Osteoporosis is an age-related disease that is unaccompanied by symptoms, at least in the early stages. In the late stages, multiple bone fractures are the main symptoms.
Changes in appearance, such as reduced height and curvature of the upper spine are other possible symptoms. The disease is four times more likely to affect women than men. While being a woman is something you can not change, there are changes you can make early in life to reduce your risk.
These changes may also help to stop or reverse any bone loss that has already occurred.
Support Your Body's Ability to Produce Estrogen
Estrogen deficiency is considered one of the non-modifiable risk factors for osteoporosis. Lack of estrogen is believed to be the main reason that women past the age of menopause develop osteoporosis. Age-related decreases in testosterone production play a role in men, but to a lesser extent than low estrogen in women.
Early onset osteoporosis is seen in women who have had their ovaries removed surgery due to illness or injury. The ovaries produce the largest amount of estrogen, although small amounts are produced by other organs and tissues. Removal of the ovaries or menopause does not result in zero circulating estrogen. Men have no ovaries, but they have estrogen circulating in their bodies.
Early onset osteoporosis and a softening of the bones called osteopenia is also seen in certain female athletes, due to poor nutrient intake, insufficient caloric intake and reduced estrogen production. To support your body's ability to produce estrogen, focus on improving your nutritional intake. Be sure to get enough calories and exercise regularly, but moderately.
Herbs can also help support or stimulate estrogen production. These herbs are helpful for menopausal symptoms, for PMS and for other symptoms associated with hormonal imbalances.
· Tribulus extract
· Damiana extract
· Dong quai extract
· Sarsaparilla extract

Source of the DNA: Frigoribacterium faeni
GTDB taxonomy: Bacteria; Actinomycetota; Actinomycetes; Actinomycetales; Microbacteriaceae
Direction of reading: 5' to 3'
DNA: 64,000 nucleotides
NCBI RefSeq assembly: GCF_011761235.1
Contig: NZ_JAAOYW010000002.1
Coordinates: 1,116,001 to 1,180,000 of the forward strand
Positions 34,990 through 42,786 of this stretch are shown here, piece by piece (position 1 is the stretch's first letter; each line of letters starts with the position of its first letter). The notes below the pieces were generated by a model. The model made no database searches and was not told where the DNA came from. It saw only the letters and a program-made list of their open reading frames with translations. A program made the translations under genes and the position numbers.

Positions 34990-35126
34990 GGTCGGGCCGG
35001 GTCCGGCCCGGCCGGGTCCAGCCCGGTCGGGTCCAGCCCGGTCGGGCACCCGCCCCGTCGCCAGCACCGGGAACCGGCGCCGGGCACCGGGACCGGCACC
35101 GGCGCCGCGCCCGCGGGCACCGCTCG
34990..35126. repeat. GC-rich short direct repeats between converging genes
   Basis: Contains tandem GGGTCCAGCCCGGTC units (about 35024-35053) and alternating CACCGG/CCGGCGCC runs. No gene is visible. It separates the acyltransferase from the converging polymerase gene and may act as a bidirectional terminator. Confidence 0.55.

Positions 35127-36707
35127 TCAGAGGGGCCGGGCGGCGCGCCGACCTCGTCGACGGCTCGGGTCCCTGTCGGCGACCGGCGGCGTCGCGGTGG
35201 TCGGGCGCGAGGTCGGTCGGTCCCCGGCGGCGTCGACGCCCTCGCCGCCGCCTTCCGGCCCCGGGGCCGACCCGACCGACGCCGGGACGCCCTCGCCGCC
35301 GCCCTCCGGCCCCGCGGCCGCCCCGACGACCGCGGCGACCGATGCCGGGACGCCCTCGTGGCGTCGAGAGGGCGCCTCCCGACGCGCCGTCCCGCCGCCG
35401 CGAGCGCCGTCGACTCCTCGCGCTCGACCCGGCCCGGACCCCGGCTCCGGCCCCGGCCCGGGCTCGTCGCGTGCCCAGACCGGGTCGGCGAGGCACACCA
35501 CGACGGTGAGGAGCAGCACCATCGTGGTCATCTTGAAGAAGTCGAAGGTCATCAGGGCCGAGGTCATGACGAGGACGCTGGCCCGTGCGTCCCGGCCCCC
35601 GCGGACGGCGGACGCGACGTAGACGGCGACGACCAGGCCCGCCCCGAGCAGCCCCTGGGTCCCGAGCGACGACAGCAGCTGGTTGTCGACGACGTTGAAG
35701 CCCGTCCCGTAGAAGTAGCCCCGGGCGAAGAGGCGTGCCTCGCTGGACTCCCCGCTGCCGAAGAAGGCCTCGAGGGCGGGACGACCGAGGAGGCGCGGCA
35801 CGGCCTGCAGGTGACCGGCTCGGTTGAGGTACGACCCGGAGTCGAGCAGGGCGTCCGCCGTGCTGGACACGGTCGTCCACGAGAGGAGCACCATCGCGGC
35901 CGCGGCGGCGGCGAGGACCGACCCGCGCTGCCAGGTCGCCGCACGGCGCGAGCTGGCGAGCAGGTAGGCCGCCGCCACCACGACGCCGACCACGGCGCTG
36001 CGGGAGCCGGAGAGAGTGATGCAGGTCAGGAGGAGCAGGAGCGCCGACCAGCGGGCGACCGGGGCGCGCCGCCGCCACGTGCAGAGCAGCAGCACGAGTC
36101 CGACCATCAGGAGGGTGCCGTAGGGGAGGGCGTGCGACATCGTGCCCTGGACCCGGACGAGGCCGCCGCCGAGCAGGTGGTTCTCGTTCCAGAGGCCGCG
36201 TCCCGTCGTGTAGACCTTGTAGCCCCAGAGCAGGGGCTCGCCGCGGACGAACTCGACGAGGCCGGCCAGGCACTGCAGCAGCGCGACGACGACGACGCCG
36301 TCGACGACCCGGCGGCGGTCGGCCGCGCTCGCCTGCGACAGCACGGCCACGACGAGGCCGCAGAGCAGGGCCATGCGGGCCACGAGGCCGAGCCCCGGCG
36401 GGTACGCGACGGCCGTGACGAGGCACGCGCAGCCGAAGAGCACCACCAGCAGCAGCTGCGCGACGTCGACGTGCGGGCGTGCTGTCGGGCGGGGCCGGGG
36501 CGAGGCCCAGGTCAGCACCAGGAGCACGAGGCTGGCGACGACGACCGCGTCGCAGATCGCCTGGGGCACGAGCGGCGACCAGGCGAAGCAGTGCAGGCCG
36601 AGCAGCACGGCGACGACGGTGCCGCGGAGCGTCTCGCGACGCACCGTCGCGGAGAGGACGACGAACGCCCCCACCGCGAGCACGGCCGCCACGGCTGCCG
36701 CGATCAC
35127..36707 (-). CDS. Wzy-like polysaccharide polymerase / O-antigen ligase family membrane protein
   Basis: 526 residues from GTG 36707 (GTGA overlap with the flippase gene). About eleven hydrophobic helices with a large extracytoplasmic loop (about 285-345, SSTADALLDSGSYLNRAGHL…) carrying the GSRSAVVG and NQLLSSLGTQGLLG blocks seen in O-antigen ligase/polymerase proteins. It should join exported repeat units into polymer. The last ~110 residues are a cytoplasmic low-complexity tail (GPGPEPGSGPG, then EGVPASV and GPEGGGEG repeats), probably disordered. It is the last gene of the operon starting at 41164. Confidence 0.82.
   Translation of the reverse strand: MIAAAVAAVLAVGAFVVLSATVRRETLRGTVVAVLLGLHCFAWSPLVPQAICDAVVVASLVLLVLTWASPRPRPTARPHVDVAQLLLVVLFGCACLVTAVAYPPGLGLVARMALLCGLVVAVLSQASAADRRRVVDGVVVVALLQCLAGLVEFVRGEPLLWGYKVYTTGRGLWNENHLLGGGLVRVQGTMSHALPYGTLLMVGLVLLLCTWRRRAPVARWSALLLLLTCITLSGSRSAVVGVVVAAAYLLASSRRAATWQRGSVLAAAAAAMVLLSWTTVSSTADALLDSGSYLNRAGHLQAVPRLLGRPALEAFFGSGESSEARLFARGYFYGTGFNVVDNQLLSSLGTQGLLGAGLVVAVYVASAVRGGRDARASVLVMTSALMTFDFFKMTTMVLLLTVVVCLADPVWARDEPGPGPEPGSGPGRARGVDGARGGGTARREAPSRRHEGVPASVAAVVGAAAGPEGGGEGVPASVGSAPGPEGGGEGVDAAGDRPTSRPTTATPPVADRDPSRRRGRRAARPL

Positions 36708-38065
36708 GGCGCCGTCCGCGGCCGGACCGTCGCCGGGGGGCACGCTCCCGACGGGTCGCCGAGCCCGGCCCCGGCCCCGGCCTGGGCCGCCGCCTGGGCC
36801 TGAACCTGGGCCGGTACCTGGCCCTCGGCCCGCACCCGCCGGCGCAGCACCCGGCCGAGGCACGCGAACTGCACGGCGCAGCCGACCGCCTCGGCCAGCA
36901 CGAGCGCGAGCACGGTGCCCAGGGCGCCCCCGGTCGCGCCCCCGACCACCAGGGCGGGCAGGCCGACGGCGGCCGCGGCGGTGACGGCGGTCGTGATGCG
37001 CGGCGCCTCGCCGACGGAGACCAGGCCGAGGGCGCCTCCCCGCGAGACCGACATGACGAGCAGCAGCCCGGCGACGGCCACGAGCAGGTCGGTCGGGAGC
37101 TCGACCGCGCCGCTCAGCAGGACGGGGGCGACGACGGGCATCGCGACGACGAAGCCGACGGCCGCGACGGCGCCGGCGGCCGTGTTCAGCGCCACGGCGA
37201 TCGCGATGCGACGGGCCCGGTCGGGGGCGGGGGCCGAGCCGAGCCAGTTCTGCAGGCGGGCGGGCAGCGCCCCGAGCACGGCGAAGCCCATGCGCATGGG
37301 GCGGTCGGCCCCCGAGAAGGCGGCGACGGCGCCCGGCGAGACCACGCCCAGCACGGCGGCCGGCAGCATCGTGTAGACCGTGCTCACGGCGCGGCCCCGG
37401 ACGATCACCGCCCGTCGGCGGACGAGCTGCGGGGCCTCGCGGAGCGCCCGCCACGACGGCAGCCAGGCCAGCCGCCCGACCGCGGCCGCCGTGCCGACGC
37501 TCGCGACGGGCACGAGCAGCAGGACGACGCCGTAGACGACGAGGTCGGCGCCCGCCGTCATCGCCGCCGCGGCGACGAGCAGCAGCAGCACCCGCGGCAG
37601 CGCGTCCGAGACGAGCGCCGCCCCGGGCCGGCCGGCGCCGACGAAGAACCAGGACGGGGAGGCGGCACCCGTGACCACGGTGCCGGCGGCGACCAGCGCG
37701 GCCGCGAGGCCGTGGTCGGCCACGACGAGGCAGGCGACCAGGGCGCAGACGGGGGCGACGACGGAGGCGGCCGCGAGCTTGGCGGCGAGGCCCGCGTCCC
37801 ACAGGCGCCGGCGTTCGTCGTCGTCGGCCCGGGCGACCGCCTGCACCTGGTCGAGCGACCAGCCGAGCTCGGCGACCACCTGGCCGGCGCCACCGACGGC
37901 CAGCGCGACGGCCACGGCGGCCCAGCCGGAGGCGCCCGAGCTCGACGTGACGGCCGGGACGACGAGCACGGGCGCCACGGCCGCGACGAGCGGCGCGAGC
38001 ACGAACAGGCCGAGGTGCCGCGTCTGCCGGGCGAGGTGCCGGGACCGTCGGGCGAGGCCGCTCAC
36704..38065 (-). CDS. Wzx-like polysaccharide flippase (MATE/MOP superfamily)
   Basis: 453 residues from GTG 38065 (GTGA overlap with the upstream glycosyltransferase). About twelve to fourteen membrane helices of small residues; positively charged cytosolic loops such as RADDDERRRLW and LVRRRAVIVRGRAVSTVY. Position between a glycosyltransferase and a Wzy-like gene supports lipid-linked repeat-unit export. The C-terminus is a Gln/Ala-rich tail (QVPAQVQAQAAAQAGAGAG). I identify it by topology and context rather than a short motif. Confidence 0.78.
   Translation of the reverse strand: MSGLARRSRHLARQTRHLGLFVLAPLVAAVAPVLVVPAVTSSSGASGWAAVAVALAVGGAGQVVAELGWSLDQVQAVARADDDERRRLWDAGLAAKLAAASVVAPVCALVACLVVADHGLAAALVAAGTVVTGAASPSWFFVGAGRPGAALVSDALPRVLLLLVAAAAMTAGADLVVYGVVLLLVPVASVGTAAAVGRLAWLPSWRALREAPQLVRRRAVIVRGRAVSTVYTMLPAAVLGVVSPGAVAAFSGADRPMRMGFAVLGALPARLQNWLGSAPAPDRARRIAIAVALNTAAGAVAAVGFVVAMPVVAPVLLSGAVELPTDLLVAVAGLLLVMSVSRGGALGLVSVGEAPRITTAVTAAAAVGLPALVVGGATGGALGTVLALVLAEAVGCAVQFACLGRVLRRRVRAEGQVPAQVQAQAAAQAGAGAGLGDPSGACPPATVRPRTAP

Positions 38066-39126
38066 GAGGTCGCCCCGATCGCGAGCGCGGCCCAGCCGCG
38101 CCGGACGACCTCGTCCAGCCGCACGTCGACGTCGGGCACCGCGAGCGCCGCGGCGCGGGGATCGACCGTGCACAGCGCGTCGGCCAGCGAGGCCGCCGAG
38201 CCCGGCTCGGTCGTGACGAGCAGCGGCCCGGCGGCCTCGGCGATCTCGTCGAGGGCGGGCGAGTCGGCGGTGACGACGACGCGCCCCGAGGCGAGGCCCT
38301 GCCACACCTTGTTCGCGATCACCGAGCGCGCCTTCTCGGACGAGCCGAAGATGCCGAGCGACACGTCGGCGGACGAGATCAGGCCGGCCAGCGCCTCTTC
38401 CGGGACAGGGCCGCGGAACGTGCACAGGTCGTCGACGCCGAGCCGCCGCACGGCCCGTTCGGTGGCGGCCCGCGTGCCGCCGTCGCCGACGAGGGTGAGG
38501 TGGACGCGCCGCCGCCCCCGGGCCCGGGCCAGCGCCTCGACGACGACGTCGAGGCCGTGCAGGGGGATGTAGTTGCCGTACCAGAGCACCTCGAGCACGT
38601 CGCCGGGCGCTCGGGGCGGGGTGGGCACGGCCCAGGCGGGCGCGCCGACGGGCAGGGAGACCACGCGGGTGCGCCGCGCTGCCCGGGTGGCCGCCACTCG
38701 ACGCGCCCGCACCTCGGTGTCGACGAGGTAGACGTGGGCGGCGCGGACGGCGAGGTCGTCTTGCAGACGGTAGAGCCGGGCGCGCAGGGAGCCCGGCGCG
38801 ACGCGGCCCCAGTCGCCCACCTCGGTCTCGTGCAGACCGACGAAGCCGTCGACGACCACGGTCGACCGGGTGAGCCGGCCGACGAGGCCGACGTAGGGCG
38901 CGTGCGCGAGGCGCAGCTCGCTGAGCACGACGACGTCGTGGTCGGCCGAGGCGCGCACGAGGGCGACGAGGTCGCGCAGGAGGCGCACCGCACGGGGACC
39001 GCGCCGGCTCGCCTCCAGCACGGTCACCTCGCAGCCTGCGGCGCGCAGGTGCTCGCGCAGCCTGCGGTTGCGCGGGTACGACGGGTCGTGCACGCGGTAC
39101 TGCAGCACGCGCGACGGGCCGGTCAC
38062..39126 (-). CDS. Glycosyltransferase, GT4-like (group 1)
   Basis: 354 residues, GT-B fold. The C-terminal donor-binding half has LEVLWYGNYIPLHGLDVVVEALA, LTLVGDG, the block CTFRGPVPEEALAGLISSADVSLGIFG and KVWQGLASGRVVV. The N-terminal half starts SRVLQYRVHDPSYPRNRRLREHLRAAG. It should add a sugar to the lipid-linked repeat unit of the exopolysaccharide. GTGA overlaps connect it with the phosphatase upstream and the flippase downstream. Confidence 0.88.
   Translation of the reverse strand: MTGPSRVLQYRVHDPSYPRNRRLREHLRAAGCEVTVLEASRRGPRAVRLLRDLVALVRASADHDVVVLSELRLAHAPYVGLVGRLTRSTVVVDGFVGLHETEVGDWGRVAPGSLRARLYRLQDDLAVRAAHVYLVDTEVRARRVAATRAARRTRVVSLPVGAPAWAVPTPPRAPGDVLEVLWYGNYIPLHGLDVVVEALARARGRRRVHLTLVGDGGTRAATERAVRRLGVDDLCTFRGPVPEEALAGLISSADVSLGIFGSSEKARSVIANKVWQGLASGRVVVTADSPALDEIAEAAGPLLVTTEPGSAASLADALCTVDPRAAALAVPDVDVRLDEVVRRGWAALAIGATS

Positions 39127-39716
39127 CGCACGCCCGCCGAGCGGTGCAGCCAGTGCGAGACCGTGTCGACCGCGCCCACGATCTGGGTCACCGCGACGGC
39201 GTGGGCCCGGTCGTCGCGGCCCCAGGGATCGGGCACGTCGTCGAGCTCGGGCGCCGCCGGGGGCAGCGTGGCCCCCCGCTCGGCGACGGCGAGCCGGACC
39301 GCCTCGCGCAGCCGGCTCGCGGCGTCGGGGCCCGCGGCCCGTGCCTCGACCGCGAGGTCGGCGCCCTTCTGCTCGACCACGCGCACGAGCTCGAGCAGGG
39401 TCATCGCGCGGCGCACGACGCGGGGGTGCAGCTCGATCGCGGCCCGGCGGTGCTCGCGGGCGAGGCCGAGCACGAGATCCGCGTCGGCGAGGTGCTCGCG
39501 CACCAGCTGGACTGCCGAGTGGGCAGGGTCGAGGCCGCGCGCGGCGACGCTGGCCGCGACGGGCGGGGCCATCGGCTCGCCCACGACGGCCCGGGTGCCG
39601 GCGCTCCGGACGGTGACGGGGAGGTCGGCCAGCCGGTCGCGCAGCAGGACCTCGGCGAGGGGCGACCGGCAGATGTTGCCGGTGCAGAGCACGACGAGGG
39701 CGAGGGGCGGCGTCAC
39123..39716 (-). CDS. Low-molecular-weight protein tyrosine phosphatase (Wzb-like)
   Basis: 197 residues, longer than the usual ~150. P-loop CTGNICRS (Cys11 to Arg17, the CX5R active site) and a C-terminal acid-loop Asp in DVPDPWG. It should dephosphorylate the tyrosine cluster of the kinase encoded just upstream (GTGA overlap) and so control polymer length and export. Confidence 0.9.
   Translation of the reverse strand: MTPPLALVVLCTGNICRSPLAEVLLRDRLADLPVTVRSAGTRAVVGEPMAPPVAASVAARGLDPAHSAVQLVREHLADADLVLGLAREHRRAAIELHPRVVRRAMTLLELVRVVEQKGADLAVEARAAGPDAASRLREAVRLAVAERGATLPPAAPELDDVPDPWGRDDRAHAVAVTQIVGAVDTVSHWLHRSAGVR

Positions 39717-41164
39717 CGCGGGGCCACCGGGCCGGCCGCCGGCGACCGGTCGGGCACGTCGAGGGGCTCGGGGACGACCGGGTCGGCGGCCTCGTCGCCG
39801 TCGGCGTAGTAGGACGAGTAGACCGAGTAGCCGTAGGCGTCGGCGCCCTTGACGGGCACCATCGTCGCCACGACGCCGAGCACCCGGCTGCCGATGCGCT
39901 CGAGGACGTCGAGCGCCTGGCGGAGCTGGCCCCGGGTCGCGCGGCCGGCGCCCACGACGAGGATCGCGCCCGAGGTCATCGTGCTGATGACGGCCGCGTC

· Chasteberry extract
· Red clover extract
Some of the best women's supplements contain all of these ingredients, along with calcium and magnesium, the two minerals primarily responsible for strong bones.
Do Strength-Building Exercises
There is a strong correlation between strong muscles and strong bones. Weight bearing exercises, such as squatting with weights or just with your bodyweight to begin with, stimulates bone-building activity.
Having strong muscles provides another benefit. As you age, you will have better balance and be less likely to fall if your muscles are strong. Muscle mass also helps protect the bones of the upper leg and hips, an area where life-threatening fractures most often occur.
Maintain a Healthy Weight
People who are overweight are actually less likely to develop osteoporosis. Being overweight is bad for your health in other ways, however. So, you goal should be to maintain a healthy weight. Being underweight is just as bad for your health as being overweight.
Find out what a normal weight for you should be. If you are underweight, talk to a nutritionist about planning meals that will provide you with enough calories to gain a little weight and improve your nutritional intake. Just eating when you are hungry may not be enough. Appetite decrees with age, which could be another reason that osteoporosis risks increase with age.
Avoid Heavy Metals
Heavy metals are all around us in the environment. Cadmium exposure, in particular, has been associated with an increased risk of softening of the bone and reduced bone mineral density. The heavy metal interferees with the absorption of dietary minerals. People who are chronically exposed to cadmium start to experience pain and have more fractures as they grow older.
Cadmium is present in the soil due to fertilizers and exposure can occur through a variety of other routes. The number one source of exposure, and the one that results in the highest levels of cadmium in the blood, is tobacco use and cigarette smoking. Cadmium would be present in the tobacco due to the use of fertilizers and could also be naturally present in the soil, as it is a naturally occurring substance. Numerous studies have shown that smoking cigarettes decreases bone health.
The nicotine in cigarettes is also an appetite suppressant. So, if you are a woman who smokes and you are underweight, you may be able to improve your bone health simply by giving up the cigarettes.
Balance Your Intake of Omega-3s and 6s
An imbalanced intake of omega-3 and omega-6 fatty acids is associated with an increased risk of osteoporosis according to scientists. Both omega-3s and omega-6s are essential for good health, but most people get too many omega-6s and not enough omega-3s.
There are two easy things to do to help correct the imbalance. Switch from corn oil to olive oil or canola oil. Corn oil is very high in omega-6s and contains almost no omega-3s. Number two: Take a good fish oil supplement. Fish oil is rich in omega-3s, which are good for your heart, as well as your bones.
As you can see, there are many things you can do yourself to prevent, reverse and stop the progress of osteoporosis. The disease is not an inevitable part of the aging process. Click the Osteoporosis Solutions link below for more ways to stop osteoporosis.